Skip to Main Content
Acute physiological stress and mortality following fire in a long-unburned longleaf pine ecosystemAuthor(s): J.J. O’Brien; J.K. Hiers; R.J. Mitchell; J.M. Varner; K. Mordecai
Source: Fire Ecology 6(2)1-12
Publication Series: Scientific Journal (JRNL)
Station: Southern Research Station
Download Publication (615.38 KB)
DescriptionOne important legacy of fire exclusion in ecosystems dependent upon frequent fire is the development of organic soil horizons (forest floor) that can be colonized by fine roots. When fire is re-introduced, the forest floor is often consumed by fire and heavy overstory mortality, often delayed by months, results. We hypothesized that the delayed post-fire tree mortality is a manifestation of a cascade of physiological stresses initiated by root damage that can also magnify the impact of other kinds of damage. We investigated the physiological impact of forest floor consumption on longleaf pines (Pinus palustris Mill.) subjected to a wildfire in 2005 in a long-unburned (>50 years) forest by measuring forest floor consumption, whole tree water use, and leaf chlorophyll content. Ten of the 23 study trees died within three years post fire. Post-fire sap flux was unrelated to crown scorch, but was negatively correlated with forest floor consumption. A segmented linear regression revealed declines in sap flux until a threshold of 31 % forest floor consumption, after which further consumption had no additional effect on tree water use. Trees with >30 % forest floor consumption beneath their crowns were more than 20 times as likely to die as those with less consumption. Chlorophyll content in needles that flushed post fire was negatively correlated with crown scorch (R² = 0.60, P = 0.009) though all trees with scorch also experienced varying degrees of forest floor consumption. Our results suggest that the consumption of the forest floor with the likely concomitant loss of roots initiated a decline spiral, driven by an inability to supply sufficient water to the crown. Though we did not measure loss of stored carbohydrates in consumed roots directly, we infer that this likely effect, coupled with decreased crown photosynthetic capacity, eventually resulted in substantial overstory tree mortality.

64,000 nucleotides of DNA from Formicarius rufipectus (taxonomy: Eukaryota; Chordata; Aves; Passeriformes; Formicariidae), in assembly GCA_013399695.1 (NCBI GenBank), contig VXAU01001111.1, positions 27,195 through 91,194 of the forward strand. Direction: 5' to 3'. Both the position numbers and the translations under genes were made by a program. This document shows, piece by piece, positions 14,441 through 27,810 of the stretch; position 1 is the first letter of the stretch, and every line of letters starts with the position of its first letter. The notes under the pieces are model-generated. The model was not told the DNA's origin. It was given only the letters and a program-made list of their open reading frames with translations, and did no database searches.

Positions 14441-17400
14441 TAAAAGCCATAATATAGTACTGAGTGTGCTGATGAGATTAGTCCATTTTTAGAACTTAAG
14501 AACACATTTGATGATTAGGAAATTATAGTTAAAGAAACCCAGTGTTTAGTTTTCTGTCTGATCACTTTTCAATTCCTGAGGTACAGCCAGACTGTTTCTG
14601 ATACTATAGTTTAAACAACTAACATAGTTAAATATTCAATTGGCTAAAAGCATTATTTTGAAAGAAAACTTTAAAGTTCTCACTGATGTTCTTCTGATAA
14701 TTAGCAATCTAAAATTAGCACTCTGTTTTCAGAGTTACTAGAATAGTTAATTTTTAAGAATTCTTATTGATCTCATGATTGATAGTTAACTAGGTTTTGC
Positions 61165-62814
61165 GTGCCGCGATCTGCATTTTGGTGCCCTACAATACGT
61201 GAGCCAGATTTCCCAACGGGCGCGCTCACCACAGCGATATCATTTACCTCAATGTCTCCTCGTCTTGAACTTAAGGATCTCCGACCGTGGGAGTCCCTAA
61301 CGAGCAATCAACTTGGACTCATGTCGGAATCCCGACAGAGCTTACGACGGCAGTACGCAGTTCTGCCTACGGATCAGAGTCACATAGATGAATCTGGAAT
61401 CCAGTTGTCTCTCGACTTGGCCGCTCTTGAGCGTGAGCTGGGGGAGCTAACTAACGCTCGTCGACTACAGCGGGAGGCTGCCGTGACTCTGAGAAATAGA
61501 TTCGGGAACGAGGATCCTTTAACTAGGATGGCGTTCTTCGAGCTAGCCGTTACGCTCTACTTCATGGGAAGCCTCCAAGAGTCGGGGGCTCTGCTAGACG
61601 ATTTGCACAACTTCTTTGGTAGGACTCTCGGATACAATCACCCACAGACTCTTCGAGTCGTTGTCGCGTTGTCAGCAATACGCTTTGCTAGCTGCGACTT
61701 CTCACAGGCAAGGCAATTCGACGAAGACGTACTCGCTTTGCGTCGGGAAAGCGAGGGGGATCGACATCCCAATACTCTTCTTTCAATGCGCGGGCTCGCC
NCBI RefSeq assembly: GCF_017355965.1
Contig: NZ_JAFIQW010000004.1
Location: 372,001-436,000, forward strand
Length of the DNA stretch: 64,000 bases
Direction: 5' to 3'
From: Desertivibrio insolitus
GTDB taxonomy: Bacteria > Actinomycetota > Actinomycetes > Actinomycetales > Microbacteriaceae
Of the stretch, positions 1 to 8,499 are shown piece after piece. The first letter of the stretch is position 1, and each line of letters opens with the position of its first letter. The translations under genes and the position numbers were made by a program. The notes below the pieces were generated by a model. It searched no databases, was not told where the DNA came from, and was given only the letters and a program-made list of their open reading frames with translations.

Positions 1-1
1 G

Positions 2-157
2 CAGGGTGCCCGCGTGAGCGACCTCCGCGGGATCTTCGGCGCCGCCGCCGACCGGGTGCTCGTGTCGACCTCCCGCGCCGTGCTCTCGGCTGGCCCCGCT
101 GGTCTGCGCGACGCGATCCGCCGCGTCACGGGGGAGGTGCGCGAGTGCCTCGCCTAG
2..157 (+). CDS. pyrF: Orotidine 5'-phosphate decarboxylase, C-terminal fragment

- You may send email to email@example.com to request a hard copy of this publication.
- (Please specify exactly which publication you are requesting and your mailing address.)
- We recommend that you also print this page and attach it to the printout of the article, to retain the full citation information.
- This article was written and prepared by U.S. Government employees on official time, and is therefore in the public domain.
CitationO’Brien, J.J.; Hiers, J.K.; Mitchell, R.J.; Varner, J.M., III; Mordecai, K. 2010. In press. Acute physiological stress and mortality following fire in a long-unburned longleaf pine ecosystem. Fire Ecology 6(2)1-12.
Keywordschlorophyll, crown scorch, duff, forest floor consumption, Pinus palustris, transpiration
- Recent advances in understanding duff consumption and post-fire longleaf pine mortality
- Overstory tree mortality resulting from reintroducing fire to long-unburned longleaf poine forests: the importance of duff moisture.
- Development of post-fire crown damage mortality thresholds in ponderosa pine
XML: View XML